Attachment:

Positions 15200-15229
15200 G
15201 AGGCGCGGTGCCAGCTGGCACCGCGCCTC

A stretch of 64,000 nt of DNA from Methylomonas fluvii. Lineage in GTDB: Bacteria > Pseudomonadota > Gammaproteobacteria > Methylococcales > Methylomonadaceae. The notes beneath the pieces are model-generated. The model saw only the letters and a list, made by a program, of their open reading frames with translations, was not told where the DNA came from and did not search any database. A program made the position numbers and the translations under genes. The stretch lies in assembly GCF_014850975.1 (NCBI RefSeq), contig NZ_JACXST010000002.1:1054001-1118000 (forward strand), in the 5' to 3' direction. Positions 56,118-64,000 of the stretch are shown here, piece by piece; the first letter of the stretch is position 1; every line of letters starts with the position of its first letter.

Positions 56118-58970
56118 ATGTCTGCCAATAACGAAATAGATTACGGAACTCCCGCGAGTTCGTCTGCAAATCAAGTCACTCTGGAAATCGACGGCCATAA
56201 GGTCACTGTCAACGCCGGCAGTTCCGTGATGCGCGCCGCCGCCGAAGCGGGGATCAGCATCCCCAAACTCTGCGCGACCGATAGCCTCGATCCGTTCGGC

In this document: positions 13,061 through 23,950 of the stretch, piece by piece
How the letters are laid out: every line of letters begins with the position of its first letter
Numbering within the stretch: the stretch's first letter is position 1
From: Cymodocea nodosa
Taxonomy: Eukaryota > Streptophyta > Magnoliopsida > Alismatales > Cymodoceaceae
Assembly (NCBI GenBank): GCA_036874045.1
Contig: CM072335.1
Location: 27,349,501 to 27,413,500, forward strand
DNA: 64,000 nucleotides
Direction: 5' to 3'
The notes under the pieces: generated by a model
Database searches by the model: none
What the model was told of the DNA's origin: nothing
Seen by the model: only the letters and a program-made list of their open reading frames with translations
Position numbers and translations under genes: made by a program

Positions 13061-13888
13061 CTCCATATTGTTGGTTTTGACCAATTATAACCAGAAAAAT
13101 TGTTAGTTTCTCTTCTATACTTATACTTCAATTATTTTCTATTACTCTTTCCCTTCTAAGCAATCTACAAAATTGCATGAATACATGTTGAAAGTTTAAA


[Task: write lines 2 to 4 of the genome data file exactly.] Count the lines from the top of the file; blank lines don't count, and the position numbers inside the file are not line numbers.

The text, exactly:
15200 G
15201 AGGCGCGGTGCCAGCTGGCACCGCGCCTC

A stretch of 64,000 nt of DNA from Methylomonas fluvii. Lineage in GTDB: Bacteria > Pseudomonadota > Gammaproteobacteria > Methylococcales > Methylomonadaceae. The notes beneath the pieces are model-generated. The model saw only the letters and a list, made by a program, of their open reading frames with translations, was not told where the DNA came from and did not search any database. A program made the position numbers and the translations under genes. The stretch lies in assembly GCF_014850975.1 (NCBI RefSeq), contig NZ_JACXST010000002.1:1054001-1118000 (forward strand), in the 5' to 3' direction. Positions 56,118-64,000 of the stretch are shown here, piece by piece; the first letter of the stretch is position 1; every line of letters starts with the position of its first letter.